Over 50 NCAA Division 1 Programs Have Been Cut in 2020
As of Friday, July 11, 20 separate NCAA schools that participate in Division I athletics have completely cut funding for a total of 56 programs. This includes 31 men’s and 25 women’s sports as it affects over 900 college athletes in the United States. Across all three divisions in the NCAA, these sweeping cuts reach 170 programs in total.
These changes are apart of the most recent strategy to mitigate the financial burdens placed on institutions by the prolific COVID-19 pandemic. Due to the complete cancelation of spring sports and the possibility of losing fall athletics as well, universities across the country are trying to figure out a plan to keep their athletics departments profitable. This doesn’t necessarily mean that these programs will be gone forever, but due to the financial crisis caused by the outbreak of COVID-19, it’s reasonable to assume that we won’t have them for the foreseeable future.
According to Sports Illustrated’s Ross Dellenger, the cuts seen to D1 sports in 2020 is the largest cancellation seen in over a decade. Some of the most notable funding restrictions come from institutions such as the University of Connecticut, East Carolina University, Boise State University, and the Pac-12 powerhouse Stanford University. The Stanford Cardinal have canceled 11 of their D1 teams in 2020, leading the pack for the most cuts in the NCAA.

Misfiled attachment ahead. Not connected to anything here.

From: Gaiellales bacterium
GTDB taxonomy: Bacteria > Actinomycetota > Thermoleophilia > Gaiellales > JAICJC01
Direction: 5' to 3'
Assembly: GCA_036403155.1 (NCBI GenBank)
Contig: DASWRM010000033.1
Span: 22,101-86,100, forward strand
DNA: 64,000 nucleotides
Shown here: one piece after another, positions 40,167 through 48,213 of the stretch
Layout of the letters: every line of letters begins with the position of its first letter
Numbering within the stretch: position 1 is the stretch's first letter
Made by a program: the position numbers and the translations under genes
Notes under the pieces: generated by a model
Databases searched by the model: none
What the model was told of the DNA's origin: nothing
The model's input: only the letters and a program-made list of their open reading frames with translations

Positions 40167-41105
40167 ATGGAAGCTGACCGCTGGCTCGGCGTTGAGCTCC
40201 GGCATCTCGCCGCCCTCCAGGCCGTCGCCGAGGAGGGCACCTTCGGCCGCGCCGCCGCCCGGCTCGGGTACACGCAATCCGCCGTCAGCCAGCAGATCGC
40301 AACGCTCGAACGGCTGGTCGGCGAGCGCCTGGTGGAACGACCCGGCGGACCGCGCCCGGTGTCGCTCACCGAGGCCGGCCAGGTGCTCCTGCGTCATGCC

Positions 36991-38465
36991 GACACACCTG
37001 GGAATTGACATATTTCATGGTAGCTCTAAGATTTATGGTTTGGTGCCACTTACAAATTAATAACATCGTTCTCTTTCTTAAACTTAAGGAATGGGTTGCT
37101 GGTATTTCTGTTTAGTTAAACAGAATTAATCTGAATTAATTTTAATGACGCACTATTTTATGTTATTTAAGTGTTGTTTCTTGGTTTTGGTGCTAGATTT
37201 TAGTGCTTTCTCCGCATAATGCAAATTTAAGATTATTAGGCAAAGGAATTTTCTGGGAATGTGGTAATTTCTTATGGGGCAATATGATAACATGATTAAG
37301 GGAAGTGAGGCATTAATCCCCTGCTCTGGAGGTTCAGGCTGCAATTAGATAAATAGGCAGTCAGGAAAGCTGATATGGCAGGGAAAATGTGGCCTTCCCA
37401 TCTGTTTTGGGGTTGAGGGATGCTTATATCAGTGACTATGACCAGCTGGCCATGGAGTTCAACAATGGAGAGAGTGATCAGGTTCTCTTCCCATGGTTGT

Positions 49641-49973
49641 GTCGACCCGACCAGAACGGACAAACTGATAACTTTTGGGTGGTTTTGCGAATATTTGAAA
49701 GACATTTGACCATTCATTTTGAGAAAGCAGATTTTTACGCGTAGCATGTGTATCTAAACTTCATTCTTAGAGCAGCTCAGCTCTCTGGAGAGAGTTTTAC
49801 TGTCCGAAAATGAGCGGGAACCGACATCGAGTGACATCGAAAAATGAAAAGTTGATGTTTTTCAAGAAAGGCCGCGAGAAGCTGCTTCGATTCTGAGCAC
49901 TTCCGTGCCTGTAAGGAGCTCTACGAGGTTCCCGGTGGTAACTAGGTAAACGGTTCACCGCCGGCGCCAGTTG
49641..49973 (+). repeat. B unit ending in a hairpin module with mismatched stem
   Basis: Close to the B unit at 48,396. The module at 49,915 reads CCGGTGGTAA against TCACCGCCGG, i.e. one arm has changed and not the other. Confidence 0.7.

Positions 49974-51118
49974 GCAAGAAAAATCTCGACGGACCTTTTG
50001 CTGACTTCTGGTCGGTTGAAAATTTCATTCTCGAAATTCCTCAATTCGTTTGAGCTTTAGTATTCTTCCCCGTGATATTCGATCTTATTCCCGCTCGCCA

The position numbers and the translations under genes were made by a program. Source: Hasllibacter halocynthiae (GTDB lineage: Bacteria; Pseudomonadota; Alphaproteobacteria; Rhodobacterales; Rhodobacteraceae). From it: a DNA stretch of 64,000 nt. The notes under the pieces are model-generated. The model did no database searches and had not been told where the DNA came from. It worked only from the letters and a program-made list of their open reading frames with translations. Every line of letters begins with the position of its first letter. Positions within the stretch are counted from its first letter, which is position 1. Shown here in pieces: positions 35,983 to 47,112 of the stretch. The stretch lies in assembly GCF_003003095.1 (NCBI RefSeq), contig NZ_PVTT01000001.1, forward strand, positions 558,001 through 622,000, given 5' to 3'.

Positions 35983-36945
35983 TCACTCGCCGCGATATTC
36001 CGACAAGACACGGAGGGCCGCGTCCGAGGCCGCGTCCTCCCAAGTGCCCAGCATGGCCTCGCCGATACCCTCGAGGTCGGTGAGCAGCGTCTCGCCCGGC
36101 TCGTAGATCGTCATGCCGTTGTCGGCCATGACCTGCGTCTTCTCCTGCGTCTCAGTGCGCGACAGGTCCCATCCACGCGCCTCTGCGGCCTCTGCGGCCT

Currently, no schools in the SEC have removed any programs in the latest round of cancelations throughout the NCAA; however, if fall athletics are suspended and there is no more NCAA competition in 2020, it is very possible that we could see more major cancelations through the rest of this year and into 2021.
Division I programs in the state of Alabama have all been safe up to this point, but the athletics department at Division II University of Alabama in Huntsville have decided to indefinitely suspend their men’s and women’s tennis program. By the numbers, tennis is the hardest hit program across all three divisions of NCAA competition. Of the 170 canceled sports at institutions, 40 of these cases have been either men’s or women’s tennis.
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